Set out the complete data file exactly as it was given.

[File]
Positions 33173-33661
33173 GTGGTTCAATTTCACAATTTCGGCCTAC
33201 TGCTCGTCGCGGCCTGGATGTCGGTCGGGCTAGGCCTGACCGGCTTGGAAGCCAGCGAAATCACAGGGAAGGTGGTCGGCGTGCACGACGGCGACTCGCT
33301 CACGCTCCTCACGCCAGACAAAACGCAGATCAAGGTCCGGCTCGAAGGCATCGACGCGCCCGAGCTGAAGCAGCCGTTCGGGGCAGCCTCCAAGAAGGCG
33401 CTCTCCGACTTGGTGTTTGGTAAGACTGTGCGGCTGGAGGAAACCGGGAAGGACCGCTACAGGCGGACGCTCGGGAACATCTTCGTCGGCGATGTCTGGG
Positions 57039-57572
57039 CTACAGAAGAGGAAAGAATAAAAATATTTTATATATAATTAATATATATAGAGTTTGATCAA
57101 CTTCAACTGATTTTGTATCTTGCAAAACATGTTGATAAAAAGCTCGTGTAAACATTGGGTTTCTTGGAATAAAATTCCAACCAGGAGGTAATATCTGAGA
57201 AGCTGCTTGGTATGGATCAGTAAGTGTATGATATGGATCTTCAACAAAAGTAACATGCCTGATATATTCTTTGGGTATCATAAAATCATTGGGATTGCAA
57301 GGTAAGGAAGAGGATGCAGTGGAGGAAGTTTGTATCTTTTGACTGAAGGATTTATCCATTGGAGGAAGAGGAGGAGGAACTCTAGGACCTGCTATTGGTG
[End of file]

Positions 33173-33661
33173 GTGGTTCAATTTCACAATTTCGGCCTAC
33201 TGCTCGTCGCGGCCTGGATGTCGGTCGGGCTAGGCCTGACCGGCTTGGAAGCCAGCGAAATCACAGGGAAGGTGGTCGGCGTGCACGACGGCGACTCGCT
33301 CACGCTCCTCACGCCAGACAAAACGCAGATCAAGGTCCGGCTCGAAGGCATCGACGCGCCCGAGCTGAAGCAGCCGTTCGGGGCAGCCTCCAAGAAGGCG
33401 CTCTCCGACTTGGTGTTTGGTAAGACTGTGCGGCTGGAGGAAACCGGGAAGGACCGCTACAGGCGGACGCTCGGGAACATCTTCGTCGGCGATGTCTGGG
Positions 57039-57572
57039 CTACAGAAGAGGAAAGAATAAAAATATTTTATATATAATTAATATATATAGAGTTTGATCAA
57101 CTTCAACTGATTTTGTATCTTGCAAAACATGTTGATAAAAAGCTCGTGTAAACATTGGGTTTCTTGGAATAAAATTCCAACCAGGAGGTAATATCTGAGA
57201 AGCTGCTTGGTATGGATCAGTAAGTGTATGATATGGATCTTCAACAAAAGTAACATGCCTGATATATTCTTTGGGTATCATAAAATCATTGGGATTGCAA
57301 GGTAAGGAAGAGGATGCAGTGGAGGAAGTTTGTATCTTTTGACTGAAGGATTTATCCATTGGAGGAAGAGGAGGAGGAACTCTAGGACCTGCTATTGGTG